Ministers are pushing forward with plans to reform the UK’s data protection regime, with a number of significant changes in the pipeline.
The regime came about five years ago following the introduction of the General Data Protection Regulation (GDPR), and subsequent new Data Protection Act.
Now, the Data Protection and Digital Information Bill is being complied as a means to update it.
But why – and why now?
The bill is the culmination of a reform programme which began with a public consultation back in autumn 2021. A bill was first introduced in July 2022 but it never got off the ground and was paused so that ministers could engage in a ‘co-design’ process with business leaders and data experts. This new version of the bill is the result of that process. It doesn’t create wholesale change, rather seeks to amend the current laws.
It should be said that for many, the delay from last year was welcomed – especially by the European Commission. Euractive.com, for one, commented that “London’s planned reform of its data protection regime has attracted considerable attention in Brussels, given its potential implications for the EU-UK data adequacy agreement reached in 2019, which facilitates ongoing data transfers between the two.”
Similarly, the Department of Culture, Media and Sport, has said that the UK had been in “constant contact” with the European Commission in creating the new bill.
What is the government proposing?
To begin with, the government has described the bill as a ‘common-sense-led’ UK version of the EU’s GDPR. The intention is to update and simplify the UK’s data protection framework, reducing burdens on organisations while maintaining high data protection standards. One of its key aims is to give businesses more flexibility with how they comply with the law, moving away from a box-ticking approach.
In overview, there are a number of changes. Subject Access Requests – where individuals seek their information – will be able to be refused by organisations or charged for if vexatious; there will be new legitimate interests for processing data; there are to be new rules on data security; a ‘Senior Responsible Individual’ who is part of an organisation’s senior management will have to be appointed in place of a Data Protection Officer; record keeping requirements are to be diluted except for ‘high risk’ activities; the role of artificial intelligence in data processing will be clarified; the penalties for breaching rules on electronic marketing are to be radically increased; and websites will no longer have to seek permission from users when placing cookies on their computers.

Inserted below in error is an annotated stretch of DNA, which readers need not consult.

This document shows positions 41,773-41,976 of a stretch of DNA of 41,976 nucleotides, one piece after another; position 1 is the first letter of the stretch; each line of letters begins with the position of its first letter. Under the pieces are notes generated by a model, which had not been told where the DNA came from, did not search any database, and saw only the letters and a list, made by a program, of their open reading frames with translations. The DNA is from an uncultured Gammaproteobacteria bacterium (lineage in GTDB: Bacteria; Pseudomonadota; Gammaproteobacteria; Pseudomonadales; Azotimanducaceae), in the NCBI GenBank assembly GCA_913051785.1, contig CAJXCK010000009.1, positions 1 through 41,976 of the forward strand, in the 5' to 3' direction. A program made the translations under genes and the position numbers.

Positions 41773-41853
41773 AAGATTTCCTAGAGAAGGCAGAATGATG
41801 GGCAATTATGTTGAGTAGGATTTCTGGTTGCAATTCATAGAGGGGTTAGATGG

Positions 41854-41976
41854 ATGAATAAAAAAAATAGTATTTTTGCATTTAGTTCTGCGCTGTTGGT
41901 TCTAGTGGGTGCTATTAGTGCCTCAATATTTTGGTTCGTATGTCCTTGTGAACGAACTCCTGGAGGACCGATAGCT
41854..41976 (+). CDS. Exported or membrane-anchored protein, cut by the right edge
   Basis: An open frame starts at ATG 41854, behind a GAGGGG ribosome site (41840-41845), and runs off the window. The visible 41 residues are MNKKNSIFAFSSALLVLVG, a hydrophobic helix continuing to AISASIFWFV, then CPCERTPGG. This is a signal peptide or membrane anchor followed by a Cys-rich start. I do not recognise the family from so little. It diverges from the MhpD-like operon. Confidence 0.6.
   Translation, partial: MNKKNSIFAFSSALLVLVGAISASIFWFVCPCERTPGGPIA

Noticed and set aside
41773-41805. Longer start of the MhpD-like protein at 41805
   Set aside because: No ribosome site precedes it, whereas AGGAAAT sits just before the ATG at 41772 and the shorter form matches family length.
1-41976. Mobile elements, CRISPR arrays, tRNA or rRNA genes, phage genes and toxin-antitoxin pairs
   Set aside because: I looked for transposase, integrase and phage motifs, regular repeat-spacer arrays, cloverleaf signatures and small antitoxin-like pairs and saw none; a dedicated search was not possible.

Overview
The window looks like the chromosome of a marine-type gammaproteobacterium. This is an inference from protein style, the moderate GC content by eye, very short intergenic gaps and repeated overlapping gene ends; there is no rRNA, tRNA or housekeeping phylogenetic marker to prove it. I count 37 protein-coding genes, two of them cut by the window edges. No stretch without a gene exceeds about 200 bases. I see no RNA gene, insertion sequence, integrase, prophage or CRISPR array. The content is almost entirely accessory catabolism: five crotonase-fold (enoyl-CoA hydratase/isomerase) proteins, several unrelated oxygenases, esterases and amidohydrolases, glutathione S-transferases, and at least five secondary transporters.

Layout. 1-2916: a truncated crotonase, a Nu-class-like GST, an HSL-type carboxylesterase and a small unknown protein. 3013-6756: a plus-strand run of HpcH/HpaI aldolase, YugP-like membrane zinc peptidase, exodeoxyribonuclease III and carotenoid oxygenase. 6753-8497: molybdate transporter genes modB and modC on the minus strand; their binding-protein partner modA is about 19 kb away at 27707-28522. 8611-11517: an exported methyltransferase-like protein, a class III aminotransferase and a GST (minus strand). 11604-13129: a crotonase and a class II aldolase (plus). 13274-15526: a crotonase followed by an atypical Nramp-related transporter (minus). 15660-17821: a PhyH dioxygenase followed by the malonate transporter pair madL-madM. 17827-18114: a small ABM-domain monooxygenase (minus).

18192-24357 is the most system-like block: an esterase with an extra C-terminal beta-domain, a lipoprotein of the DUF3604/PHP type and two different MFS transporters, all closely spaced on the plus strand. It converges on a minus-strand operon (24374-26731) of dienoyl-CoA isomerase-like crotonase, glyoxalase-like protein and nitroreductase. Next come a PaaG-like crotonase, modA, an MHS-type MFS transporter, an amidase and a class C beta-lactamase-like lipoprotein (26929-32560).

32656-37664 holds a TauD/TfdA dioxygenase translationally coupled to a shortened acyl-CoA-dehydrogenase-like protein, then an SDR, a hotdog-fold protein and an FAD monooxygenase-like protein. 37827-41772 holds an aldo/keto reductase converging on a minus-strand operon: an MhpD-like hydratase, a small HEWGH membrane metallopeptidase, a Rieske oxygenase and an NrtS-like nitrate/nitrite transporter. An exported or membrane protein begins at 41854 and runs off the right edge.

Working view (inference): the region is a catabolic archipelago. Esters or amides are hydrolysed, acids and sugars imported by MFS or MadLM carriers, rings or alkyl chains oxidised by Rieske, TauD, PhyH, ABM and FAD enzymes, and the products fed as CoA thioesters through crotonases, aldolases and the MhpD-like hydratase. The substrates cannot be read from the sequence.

And in a move to speed up certain business processes, the bill proposes a ‘digital verification services trust framework’ with providers of digital verification services being accredited and listed on a DVS register. In essence, this means that once an individual has created a re-usable digital identity, they may be able to re-use it to assert their identity (or something else about themselves). This could relate to their age or address and gives them the ability to share certain facts rather than a whole document.
Will it work?
There is confidence in the revised bill in creating more integrity and transparency. Of course, the fact that elements of bureaucratic red tape have been removed or watered down is going to be good for businesses; organisations will have new-found clarity about when they can process personal data without needing consent without weighing up their own interests against an individual’s rights.
But lawyers such as Jeanette Burgess, Head of Regulatory & Compliance at Walker Morris, are warning that the bill doesn’t radically change the data protection regime as “organisations still need to make sure that they only process personal data where they have a lawful basis to do so and that data protection principles are complied with.”
Beyond that she says that cost could be a problem for companies with operations in the EU as they will still need to comply with the EU GDPR. Indeed, Burgess says that “they may find it cheaper to continue to follow the current regime in the interests of consistency to the extent that is possible under the new bill.” Clearly, if they choose to adopt separate compliance programmes for their EU and UK operations, that is likely to increase, rather than reduce, costs.
The ‘weaponisation of data’ by employees is a frequent frustration for HR managers. James Potts, Legal Services Director at Peninsula, a business services organisation, notes that the bill “will assist HR managers in shielding their businesses from vexatious data subject requests and will also give the ICO the power to reject complaints relating to such requests.” But while vexatious or excessive requests can be quickly dealt with, proof of the fact will be needed.
And it’s bound to please organisations, especially those that are small, that ministers have specifically sought to cut down on the amount of compliance paperwork they need to complete; unless their processing activities could pose high risks to individual’s rights and freedoms, they won’t need to keep processing records.
Ultimately, those already compliant with the UK GDPR will not need to make any significant changes as the main principles and obligations of current data protection regime will remain. However, it’s hoped that the burdens on organisations are eased, but the results will take time to become apparent.